You were recently honored as the Conservationist of the Year. When did you start being a conservationist?
I have always been interested in nature and wildlife and conserving resources, so in that sense, I have been a conservationist for as long as I can remember. I have always reused and recycled whatever I could. As a Boy Scout we picked up newspapers around town every month. My family always saved any metals and bottles that could be recycled. Fifty years ago they didn’t recycle plastics and paper other than newsprint.
What would be some conservation advice you would give to others who may be interested in becoming a conservationist?
Being a conservationist can save you money. Eighty percent of what you throw away can be recycled. When you recycle, you will usually become aware of all the stuff you buy that you really don’t need. What should follow is that you buy less of it. Turning down the heat or the air conditioner up will save you on your energy bills. Buying a more efficient car or driving slightly slower will save you gas … the list goes on. Awareness is the key.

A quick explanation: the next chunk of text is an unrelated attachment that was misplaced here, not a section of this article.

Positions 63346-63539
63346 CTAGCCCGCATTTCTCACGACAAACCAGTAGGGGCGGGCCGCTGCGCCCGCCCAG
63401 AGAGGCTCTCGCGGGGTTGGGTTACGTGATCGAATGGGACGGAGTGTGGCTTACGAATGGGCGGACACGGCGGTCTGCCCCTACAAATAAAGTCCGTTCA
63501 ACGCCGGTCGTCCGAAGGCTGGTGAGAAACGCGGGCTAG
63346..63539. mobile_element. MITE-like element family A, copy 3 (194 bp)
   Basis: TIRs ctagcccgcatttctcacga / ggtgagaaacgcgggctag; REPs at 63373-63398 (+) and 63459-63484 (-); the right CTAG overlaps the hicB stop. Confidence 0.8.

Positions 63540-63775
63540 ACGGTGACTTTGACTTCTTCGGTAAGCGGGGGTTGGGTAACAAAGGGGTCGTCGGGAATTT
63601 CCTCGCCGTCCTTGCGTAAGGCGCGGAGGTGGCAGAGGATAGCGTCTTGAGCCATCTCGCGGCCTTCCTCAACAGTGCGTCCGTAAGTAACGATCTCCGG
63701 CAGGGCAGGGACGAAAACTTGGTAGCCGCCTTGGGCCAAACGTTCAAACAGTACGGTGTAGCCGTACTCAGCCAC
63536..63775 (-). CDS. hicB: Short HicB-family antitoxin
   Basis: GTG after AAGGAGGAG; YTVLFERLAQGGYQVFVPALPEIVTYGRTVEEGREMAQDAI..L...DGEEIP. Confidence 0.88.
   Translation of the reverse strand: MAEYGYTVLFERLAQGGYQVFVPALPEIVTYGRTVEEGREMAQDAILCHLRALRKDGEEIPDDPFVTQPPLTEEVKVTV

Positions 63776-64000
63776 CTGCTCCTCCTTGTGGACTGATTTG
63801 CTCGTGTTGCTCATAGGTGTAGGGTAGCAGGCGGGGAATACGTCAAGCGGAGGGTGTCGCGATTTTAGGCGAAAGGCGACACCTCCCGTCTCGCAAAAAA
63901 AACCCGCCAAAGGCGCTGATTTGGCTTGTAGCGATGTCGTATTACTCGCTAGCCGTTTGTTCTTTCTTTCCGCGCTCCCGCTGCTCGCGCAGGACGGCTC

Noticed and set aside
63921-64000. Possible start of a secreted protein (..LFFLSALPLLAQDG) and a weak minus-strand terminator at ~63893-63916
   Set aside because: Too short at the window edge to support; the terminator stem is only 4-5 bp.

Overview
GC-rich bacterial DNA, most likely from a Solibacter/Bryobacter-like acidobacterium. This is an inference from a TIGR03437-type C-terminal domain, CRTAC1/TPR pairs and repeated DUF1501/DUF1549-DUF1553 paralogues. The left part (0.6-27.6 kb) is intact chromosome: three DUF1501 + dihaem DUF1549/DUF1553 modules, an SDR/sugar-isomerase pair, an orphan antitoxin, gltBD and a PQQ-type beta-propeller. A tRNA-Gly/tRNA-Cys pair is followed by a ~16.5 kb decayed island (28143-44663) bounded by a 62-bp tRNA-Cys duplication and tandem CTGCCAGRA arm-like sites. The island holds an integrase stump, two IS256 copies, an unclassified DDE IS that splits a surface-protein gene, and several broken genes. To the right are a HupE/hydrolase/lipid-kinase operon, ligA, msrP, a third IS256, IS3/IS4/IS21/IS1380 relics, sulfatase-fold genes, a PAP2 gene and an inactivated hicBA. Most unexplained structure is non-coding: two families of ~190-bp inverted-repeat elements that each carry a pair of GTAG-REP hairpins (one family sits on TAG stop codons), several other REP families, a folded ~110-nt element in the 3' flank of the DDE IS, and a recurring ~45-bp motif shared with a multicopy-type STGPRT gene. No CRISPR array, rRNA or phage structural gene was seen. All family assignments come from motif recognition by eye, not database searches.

You manage the Baker Wetlands. Why are you so interested in wildlife?
We are all part of nature. I enjoy being able to point out plants and animals of all types to other people so they realize what they share this planet with. My wife and I have led over 25 trips to foreign countries and hundreds locally to share the wonders of our planet with others. It is part of my desire to teach, to get others to open their eyes.
The renovated Mulvane Hall is being named after your father, Ivan L. Boyd. How will this make the building special to you?
My father taught biology here from 1941 until 1982. My first exposure to Mulvane that I recall was when I was eight or nine years old. I remember coming up to my father’s office or lab after school and hanging out with the students. I got to see human skeletons and students dissecting cats. I have experienced Mulvane for about 56 years. I think one of the coolest things of the renovation and addition are the student study areas that are being built in. This will be a magnet for students across campus. My family is deeply honored to have my father’s name on the building; for me it is extremely emotional.